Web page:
Canada’s Housing Market Remains at Moderate Degree of Vulnerability

Weakening housing market fundamentals and an increase in average overvaluation estimates in the second quarter of 2020 have led to Canada’s housing market retaining a moderate degree of vulnerability. This analysis is according to the Canada Mortgage and Housing Corporation (CMHC) Housing Market Assessment (HMA) released today.

Results are based on data as of the end of June 2020 (annual rental apartment vacancy rates are from October 2019) and market intelligence up to the end of August 2020. This national report provides the housing market assessment at the national level and detailed results for 15 Census Metropolitan Areas (CMAs).

The last HMA was released in February, shortly before the COVID-19 pandemic led to significant and rapid changes in the economy. Due to the swift evolution of the situation and unprecedented level of uncertainty, the HMA was suspended until relevant and timely data were available again.

To ensure timely information, the overvaluation framework in this edition relies on preliminary estimates of some fundamental drivers of the housing market in the second quarter of 2020. Final calculations and ratings for overvaluation will be presented in the next HMA as finalized data for these fundamental drivers becomes available. The attached backgrounder also provides additional information.

While the HMA framework still focuses on the same key factors in assessing the degree of housing market vulnerability (overheating, price acceleration, overvaluation and overbuilding), there exists a wider range of housing market vulnerabilities in the context of the COVID-19 crisis. The HMA nonetheless remains useful to keep the pulse of housing markets in Canada and to continue monitoring potential imbalances.

Highlights:

  • The COVID-19 pandemic has affected all regions of the country.
  • Prior to the second quarter of 2020, Vancouver and Toronto were experiencing a general unwinding of housing market imbalances.
  • Vancouver and Toronto saw an increase in observed house prices in the second quarter of 2020 despite the COVID-19 driven decline in their estimated fundamental house prices. This has led to an increase in average overvaluation estimates in both housing markets.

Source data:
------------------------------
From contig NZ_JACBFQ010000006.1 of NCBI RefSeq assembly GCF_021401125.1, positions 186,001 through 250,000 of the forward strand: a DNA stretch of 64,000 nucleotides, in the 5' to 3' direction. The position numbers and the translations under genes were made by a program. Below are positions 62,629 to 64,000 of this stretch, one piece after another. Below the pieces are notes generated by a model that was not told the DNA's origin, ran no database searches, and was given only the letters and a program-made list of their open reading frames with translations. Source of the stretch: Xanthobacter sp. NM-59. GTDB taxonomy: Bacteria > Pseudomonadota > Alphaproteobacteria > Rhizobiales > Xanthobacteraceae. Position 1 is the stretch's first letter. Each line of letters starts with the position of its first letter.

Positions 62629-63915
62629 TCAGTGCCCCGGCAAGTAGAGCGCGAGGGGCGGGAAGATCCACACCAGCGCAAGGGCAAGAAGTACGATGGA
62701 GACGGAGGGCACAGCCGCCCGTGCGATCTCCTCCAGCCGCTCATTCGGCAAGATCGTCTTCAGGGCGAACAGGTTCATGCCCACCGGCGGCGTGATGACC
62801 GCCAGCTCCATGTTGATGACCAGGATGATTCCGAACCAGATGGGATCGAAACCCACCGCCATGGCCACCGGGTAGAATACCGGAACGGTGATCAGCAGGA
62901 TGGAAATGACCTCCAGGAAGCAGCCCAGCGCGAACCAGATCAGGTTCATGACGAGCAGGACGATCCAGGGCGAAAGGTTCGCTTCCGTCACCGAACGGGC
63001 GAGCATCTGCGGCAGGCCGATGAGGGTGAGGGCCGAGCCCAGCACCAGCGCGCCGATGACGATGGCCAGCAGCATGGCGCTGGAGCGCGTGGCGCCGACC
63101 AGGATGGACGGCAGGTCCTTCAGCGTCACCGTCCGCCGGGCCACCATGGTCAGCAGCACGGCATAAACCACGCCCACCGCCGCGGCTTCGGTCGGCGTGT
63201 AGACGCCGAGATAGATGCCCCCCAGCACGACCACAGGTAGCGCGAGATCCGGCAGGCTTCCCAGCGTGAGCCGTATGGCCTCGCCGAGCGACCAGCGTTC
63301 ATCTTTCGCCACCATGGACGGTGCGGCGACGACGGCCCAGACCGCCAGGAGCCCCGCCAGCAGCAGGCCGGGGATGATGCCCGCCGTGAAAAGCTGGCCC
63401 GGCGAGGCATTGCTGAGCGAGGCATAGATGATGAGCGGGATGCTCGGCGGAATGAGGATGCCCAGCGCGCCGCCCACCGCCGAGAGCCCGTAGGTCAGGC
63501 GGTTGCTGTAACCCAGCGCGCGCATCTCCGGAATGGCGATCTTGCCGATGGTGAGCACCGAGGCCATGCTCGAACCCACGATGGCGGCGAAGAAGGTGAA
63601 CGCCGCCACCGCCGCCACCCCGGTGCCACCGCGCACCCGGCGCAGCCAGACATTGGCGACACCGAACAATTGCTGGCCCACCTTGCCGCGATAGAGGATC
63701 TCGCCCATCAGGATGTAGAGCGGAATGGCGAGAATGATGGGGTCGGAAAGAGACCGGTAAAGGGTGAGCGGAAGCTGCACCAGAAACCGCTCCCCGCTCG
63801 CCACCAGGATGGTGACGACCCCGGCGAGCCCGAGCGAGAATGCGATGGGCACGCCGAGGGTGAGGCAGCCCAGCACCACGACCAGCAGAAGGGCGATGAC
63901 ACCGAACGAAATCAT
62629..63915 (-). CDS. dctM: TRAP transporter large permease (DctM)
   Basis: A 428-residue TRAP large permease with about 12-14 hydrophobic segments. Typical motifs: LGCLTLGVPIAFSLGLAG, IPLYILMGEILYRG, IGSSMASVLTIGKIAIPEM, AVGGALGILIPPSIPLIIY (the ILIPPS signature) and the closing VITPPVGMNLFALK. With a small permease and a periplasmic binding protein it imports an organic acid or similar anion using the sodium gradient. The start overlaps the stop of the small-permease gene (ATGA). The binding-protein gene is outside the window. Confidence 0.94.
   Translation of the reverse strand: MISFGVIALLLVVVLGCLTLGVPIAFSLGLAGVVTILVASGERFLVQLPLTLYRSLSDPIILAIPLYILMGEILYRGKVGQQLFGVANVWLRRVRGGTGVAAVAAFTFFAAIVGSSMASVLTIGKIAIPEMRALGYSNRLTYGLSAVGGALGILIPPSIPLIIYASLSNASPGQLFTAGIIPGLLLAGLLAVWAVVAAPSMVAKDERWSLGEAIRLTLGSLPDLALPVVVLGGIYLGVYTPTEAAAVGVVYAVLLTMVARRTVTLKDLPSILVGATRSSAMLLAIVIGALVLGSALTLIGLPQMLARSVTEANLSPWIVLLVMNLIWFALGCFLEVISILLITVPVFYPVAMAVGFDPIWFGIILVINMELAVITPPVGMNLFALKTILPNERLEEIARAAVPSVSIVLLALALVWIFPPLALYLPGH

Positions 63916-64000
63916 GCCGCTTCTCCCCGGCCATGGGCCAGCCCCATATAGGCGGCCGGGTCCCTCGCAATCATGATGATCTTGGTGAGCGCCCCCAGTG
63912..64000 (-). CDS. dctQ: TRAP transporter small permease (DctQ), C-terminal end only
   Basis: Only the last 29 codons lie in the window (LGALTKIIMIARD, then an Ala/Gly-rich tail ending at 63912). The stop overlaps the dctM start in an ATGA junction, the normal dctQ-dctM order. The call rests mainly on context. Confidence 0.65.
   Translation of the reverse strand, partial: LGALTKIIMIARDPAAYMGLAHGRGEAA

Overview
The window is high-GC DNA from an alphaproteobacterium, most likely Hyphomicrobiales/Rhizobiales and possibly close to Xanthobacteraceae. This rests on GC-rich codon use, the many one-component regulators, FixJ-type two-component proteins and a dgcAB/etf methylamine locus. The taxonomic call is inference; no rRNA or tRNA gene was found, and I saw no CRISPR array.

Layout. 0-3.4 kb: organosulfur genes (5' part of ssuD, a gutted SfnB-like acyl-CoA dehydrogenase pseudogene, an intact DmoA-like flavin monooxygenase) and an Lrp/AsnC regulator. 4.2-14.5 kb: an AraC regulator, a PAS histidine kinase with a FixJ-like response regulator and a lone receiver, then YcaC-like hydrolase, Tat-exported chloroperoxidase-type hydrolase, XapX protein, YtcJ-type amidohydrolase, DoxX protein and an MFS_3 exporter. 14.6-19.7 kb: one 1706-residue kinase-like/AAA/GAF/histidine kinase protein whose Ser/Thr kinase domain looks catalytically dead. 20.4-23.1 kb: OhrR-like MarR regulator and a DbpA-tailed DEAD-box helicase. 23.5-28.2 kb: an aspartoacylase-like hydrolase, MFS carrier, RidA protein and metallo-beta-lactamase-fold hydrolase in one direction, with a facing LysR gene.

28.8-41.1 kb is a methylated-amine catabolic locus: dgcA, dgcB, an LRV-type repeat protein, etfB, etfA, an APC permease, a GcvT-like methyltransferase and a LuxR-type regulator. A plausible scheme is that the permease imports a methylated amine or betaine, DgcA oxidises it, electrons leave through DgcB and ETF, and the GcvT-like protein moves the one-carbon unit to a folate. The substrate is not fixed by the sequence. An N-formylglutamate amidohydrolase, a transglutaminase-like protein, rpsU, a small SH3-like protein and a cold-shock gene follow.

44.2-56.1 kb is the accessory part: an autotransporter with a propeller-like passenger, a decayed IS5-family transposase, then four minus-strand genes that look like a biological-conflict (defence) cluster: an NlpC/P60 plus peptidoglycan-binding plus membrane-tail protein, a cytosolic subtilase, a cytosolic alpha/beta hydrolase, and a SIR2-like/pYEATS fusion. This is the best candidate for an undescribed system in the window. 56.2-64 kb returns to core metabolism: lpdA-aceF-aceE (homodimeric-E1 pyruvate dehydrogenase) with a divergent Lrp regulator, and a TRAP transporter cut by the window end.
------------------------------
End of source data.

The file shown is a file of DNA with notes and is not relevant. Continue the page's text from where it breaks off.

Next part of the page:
• The OttawaMoncton, and Halifax housing markets are all now assessed at an overall moderate degree of vulnerability.
  • OttawaMontréalMoncton, and Halifax entered the second quarter of 2020 with emerging imbalances in their respective housing markets.
  • Observed house prices in all four CMAs had been growing prior to the onset of COVID-19 and continued growing in the second quarter, despite the general weakness in housing market fundamentals.
  • This has led to the detection of moderate evidence of overvaluation in Moncton and Halifax while a sustained increase in the rate of house price growth has led to the signaling of price acceleration in Ottawa and Montréal.
  • The COVID-19 pandemic and downward pressure on oil prices further aggravated Edmonton and Calgary’s recent economic challenges.
  • House prices in these Prairie centres fell in the second quarter of 2020. The rate of decline is below what can be explained by housing market fundamentals alone. This has led to an increase in average overvaluation estimates in both housing markets between the first and second quarters of 2020.
  • Evidence of overbuilding that was first detected in 2015 is still present in both markets.


Comparisons between the February 2020 and September 2020 reports
 OverheatingPrice AccelerationOvervaluation*OverbuildingOverall Assessment
  Feb. 2020Sept. 2020Feb. 2020Sept. 2020Feb. 2020Sept. 2020Feb. 2020Sept. 2020Feb. 2020Sept. 2020
Canada Low Low Low Low Moderate Moderate Low Low Moderate Moderate
Victoria Low Low Moderate Low Moderate Moderate Low Low High Moderate
Vancouver Low Low Low Low Moderate Low Low Low Moderate Moderate
Edmonton Low Low Low Low Low Low Moderate Moderate Low Low
Calgary Low Low Low Low Low Low Moderate Moderate Low Low
Saskatoon Low Low Low Low Low Low Low Low Low Low